Editor's note:Read our coverage of Hurricane Hilary forSaturday here.
Concerns are growing. Hurricane Hilary will bring heavy flooding to the US Southwest and parts of California as it moves infrequently across the region Sunday and early next week, prompting a tropical storm warning for parts of Southern California.
Hilary could throw more than thatannual amount of rainin parts of three states: California, Nevada and Arizona. Because of the threat, parts of California face a rare high risk of excessive rain. This level 4 out of 4 threat is the first ever issued for this part of Southern California.
Hilary was a powerful Category 4 hurricane that churned about 325 miles south of Cabo San Lucas, Mexico on Friday afternoon with sustained winds of 130 mph with gusts higher thanNational Hurricane CenterHe said.
The storm experienced incredibly rapid intensification from Thursday to Friday, strengthening from a tropical storm to a Category 4 hurricane in just 24 hours. Hilary is forecast to remain a Category 4 storm as it approaches Mexico's Baja California peninsula through Saturday.
Forecasters have issued hurricane and tropical storm warnings and watches for Baja California, including the Los Angeles area and extending as far north as Point Mugu in Ventura County and northwestern Mexico as Hilary's center approaches over the weekend.
It remains awide range of outcomesfor the strongest winds in the US as the storm moves north over the next few days. Small deviations in the hurricane's track could change the forecast for the heaviest rain and wind.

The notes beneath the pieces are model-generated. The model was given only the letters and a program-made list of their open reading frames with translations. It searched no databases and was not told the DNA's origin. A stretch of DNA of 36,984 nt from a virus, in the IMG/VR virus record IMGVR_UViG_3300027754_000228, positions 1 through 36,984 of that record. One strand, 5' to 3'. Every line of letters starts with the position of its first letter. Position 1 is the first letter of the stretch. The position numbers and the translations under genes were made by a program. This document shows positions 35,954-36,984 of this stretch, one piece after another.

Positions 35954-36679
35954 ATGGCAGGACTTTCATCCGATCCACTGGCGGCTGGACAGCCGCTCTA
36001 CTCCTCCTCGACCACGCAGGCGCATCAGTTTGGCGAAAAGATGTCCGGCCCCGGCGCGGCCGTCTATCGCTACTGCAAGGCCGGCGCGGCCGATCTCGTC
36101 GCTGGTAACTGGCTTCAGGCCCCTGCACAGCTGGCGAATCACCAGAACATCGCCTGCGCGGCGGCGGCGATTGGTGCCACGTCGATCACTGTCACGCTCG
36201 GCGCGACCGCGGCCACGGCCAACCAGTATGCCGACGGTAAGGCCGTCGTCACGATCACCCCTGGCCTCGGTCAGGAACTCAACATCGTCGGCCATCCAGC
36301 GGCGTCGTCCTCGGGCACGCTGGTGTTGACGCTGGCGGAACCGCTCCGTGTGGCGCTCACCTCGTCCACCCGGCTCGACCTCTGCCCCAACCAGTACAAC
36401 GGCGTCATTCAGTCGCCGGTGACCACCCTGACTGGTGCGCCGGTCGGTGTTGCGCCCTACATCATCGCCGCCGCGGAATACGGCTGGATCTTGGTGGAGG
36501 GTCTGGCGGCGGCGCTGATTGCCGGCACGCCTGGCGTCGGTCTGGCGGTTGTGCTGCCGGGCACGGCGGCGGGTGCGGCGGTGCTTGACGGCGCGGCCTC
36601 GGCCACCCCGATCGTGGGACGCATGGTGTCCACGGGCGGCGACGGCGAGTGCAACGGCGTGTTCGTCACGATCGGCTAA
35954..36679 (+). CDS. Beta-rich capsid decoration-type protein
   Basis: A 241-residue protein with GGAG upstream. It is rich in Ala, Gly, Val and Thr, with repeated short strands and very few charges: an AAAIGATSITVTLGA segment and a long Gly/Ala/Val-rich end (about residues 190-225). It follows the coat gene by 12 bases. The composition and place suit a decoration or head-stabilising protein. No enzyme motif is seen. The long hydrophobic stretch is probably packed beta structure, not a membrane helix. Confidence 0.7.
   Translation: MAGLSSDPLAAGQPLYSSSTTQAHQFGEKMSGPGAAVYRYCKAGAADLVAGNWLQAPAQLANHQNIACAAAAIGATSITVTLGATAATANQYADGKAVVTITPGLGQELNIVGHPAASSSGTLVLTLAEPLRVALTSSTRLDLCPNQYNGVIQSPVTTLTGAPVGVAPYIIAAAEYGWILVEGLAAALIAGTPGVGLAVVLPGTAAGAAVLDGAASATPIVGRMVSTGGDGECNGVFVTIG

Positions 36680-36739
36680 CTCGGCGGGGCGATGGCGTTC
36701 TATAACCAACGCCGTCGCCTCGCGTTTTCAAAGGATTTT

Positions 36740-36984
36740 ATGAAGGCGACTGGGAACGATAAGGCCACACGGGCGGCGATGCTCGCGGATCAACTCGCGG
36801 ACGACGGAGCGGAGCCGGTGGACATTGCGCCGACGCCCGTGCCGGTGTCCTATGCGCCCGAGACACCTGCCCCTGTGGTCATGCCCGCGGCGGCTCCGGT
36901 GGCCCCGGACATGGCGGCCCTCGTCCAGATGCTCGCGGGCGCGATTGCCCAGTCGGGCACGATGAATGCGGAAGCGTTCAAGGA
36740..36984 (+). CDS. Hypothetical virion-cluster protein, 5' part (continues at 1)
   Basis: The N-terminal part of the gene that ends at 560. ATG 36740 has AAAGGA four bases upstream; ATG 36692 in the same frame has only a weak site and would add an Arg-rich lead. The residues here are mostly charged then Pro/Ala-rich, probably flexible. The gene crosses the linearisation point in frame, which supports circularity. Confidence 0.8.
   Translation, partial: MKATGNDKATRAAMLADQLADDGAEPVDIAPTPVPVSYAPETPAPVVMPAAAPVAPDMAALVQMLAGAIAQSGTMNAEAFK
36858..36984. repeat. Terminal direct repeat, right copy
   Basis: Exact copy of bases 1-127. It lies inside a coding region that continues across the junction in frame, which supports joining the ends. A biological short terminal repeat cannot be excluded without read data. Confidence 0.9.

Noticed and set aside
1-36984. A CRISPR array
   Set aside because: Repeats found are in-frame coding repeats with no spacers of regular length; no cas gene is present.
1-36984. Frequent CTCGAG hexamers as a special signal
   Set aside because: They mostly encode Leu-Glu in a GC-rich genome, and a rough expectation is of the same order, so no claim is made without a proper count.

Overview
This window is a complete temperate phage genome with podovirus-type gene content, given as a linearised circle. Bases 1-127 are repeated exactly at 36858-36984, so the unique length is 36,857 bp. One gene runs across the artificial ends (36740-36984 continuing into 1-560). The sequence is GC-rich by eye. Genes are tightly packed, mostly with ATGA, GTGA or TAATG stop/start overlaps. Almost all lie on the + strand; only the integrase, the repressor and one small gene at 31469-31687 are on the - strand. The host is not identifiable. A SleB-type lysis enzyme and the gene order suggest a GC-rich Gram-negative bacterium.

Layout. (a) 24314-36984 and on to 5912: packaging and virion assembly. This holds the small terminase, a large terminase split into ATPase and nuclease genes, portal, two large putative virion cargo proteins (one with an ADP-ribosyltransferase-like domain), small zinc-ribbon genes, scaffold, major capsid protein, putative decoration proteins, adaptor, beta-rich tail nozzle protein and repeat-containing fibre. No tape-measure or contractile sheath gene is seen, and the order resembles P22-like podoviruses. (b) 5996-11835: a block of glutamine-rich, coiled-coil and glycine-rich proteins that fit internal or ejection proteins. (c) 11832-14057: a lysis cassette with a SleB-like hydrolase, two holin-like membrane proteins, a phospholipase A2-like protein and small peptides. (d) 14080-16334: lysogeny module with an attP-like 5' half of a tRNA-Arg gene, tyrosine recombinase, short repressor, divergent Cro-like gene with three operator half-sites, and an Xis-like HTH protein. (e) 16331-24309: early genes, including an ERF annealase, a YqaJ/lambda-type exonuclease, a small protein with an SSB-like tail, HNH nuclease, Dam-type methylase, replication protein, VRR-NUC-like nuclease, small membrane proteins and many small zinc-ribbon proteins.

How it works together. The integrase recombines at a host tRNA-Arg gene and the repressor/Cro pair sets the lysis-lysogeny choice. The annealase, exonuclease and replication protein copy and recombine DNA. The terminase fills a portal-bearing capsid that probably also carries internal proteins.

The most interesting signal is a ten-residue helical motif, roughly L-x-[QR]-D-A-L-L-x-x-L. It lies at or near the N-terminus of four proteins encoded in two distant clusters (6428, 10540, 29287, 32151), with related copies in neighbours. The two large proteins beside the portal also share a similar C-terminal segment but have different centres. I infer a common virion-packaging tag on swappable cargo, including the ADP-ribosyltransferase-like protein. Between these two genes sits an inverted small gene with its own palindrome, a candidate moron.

The hurricane is moving faster than expected, so Mexico and California are also expected to feel the impact earlier than early forecasts indicated. The center now predicts Hilary's core will be "very close to central Baja California Saturday night and move inland over southern California by Sunday night."
The NHC also noted that strong winds and heavy rains will hit areas far before they see the center of the hurricane.
Hilary is more likely to make landfall in Mexico and California, but if it makes landfall in California as a tropical storm, it will be the first such storm to make landfall in California in nearly 84 years, according to the National Oceanic and Atmospheric Administration.
The first tropical storm watch was issued Friday morning for parts of Southern California, the National Hurricane Center said, stretching from the California-Mexico border through Los Angeles County. The watch was changed to a warning in an update Friday night.
"The threat of significant wind gusts continues to increase for the northern parts of the Baja California peninsula and the southwestern United States, especially in areas of mountainous terrain," hurricane centerHe saidThursday night.
The Southwest is preparing for significant flooding
Hilary is expected to weaken significantly before reaching Southern California and parts of the Southwest, but regardless of strength, the storm will add to heavy rainfall and increase the risk of flooding.
Heavy rainfall is expected to begin affecting the southwest on Saturday and early next week, with the most intense showers likely on Sunday and Monday.
It is difficult to overestimate how high the risks of excessive rain are. High risks are issued on average less than 4% of days per year, but they are responsiblefor 83% of all flood-related damages and 39% of all flood-related deaths, the research of the Weather Forecast Center shows.
Southern parts of California and Nevada could get 3 to 5 inches of rain with isolated amounts of up to 10 inches. Rainfall of 1 to 3 inches is expected in the central parts of those states, as well as in western Arizona and southwestern Utah.